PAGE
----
The Cleveland Daily Herald
Cleveland, May 10, 1859
The Rescue Case – Trial of Langston.
THIRTEENTH DAY – AFTERNOON SESSION.
Mr. Backus reviewed the conduct of the agents of Bacon, in their capture of John at Oberlin, from which conduct the people there had every reason to suppose it was a case of kidnapping: counsel also argued that the arrest was made by Lowe, as Marshal, with his warrant, and that the negro was so held in custody, the Marshal following JenningsŐ directions relative to John, as is usual for an officer to follow directions of the plaintiff in any other process. Counsel then proceeded to argue the fact as to the alleged change of possession at Wellington, immediately on JenningsŐ arrival; analyzing very closely the testimony bearing upon this point. Mr. Backus took the ground that it is not true that the custody of the negro was changed, but that the custody of John, during the entire affair at Wellington, was in Lowe as Deputy Marshal under and by virtue of the warrant. If therefore a rescue took place, it was from Lowe, and if that be the case the prosecution has not proved the allegation as averred in the indictment, which is that the rescue was from Jennings, the agent of Bacon.
Mr. Backus then took up the testimony as connecting the defendant with the rescue, and argued that there is no testimony to show that the defendant was there engaged in the rescue; on the other hand, the testimony shows that if the crowd had followed the advice of Langston there would have been no forcible rescue. – There are two hypotheses in this case, as connected with the defendant. One is that he was there for the purpose of forcible rescue: the other hypothesis is, that he was there as others were, drawn by the report that a man had been stolen by these stealthy Kentuckians; that he was there from curiosity. He also may have been drawn by a sympathy, perhaps, towards the unfortunate man whose rights it was supposed had been outraged, and from a determination that if the negro had been spirited away he should be delivered; there is no proof of the latter supposition, but counsel would be ashamed of the defendant, and the jury would be ashamed of him, if such was not the case. – Counsel asked the jury to follow Langston through the whole exciting day and they will find him constantly advising legal measures, and seeking for light as to the authority for the capture of John. The jury is to pass upon these two hypotheses and to say which is the correct one, and if they shall find the one against him to true it must be so found beyond a reasonable doubt.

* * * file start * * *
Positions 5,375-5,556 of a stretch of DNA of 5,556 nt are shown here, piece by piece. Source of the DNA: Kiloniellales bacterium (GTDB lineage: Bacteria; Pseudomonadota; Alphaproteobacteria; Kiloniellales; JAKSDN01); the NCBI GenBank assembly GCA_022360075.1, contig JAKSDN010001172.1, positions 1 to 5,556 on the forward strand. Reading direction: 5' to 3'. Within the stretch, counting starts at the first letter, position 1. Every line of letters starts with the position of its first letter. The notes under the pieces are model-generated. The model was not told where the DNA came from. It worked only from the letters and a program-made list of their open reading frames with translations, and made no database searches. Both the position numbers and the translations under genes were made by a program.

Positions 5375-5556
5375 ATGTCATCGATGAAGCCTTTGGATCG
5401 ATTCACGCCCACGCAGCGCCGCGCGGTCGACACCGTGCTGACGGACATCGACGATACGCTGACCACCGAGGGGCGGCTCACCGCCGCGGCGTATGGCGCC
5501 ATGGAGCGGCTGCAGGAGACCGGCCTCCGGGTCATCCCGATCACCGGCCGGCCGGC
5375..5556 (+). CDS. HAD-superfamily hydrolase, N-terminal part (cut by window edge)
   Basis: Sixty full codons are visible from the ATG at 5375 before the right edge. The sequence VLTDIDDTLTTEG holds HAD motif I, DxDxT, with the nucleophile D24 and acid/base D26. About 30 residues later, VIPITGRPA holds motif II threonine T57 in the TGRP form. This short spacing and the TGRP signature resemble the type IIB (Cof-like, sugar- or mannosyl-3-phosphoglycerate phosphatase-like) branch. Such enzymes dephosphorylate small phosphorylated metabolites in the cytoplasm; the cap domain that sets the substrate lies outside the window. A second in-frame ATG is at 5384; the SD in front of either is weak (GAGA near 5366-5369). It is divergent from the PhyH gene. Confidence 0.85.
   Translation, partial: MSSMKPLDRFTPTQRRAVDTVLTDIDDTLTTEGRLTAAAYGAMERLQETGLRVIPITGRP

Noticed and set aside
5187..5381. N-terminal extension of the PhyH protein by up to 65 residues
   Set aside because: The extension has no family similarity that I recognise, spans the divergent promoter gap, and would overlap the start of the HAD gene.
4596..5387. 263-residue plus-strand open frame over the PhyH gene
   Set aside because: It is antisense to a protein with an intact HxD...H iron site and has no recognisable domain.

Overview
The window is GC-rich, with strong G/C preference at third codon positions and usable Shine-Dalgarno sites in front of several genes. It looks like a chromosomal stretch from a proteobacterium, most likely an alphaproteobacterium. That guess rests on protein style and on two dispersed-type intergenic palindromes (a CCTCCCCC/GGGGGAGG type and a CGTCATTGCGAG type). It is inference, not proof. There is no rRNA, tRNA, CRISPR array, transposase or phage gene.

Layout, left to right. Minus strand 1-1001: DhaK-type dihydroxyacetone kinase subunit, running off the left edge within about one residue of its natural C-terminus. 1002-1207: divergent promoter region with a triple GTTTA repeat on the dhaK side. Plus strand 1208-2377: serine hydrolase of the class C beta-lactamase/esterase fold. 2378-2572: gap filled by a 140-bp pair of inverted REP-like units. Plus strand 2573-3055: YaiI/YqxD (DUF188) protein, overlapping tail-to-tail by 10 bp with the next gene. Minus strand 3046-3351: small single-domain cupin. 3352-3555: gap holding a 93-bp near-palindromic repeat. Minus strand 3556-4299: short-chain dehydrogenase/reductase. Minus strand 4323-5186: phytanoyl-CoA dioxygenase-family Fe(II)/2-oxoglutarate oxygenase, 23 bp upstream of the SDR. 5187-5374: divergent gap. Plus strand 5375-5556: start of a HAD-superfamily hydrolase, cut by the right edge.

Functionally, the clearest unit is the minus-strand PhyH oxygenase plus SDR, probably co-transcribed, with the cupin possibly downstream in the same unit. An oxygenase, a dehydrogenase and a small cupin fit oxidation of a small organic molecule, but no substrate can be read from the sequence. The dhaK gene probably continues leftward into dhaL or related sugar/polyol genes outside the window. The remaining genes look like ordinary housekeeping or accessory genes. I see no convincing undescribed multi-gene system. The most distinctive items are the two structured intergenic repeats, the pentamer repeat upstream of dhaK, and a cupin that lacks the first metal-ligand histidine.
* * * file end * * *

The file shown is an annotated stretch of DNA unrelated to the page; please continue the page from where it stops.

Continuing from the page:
Mr. Backus then argued the question of combination or concert of action under which the prosecution claimed that defendant is chargeable with whatever the crowd said; he averred that no such proof of concert or combination had been shown as should charge Langston with anything save for his own words and acts. The presumption is that Langston was in that crowd for a legal purpose, unless that presumption is destroyed by proof that he was engaged in illegal acts; and there is no such proof.
Mr. Backus then took up the contradictions, which appear in the testimony of the witnesses for the government, as going to show that the testimony is not to be believed.
Counsel reviewed the position assumed by the District Attorney that any interference even by the legal process is an illegal interference, and showed that such was not law, even by the terms of the Fugitive Act. Counsel utterly repudiated the doctrine that a man could be chargeable with crime when his motives were good, and did not believe that the Court would charge the Jury that such was law and he knew the Jury in absence of such charge never would thus hold a man guilty of a crime whose motives for his acts were pure.
Mr. Backus occupied the entire day (Monday) in his argument, laying down his premises like mathematical propositions and proving them to be true with a conviction that follows a mathematical demonstration.
He concluded his argument by recapitulating 1st, that if the Court should charge that the acknowledgment of the power of attorney was not valid, the jury would need to go no farther; 2d, that if the Court should hold the power of attorney valid, and the jury should find, as he verily believed was the truth and clearly proved, that the boy John was in the custody of Lowe by virtue of the warrant, then they should acquit, and 3d, if the jury did not agree with counsel on this last point, but should find that Langston was there at Wellington not assisting in the rescue, they must acquit. Mr. Backus expressed very confident anticipation of an acquittal.
The argument was a powerful one, a candid one, and deeply interested the jury and auditory.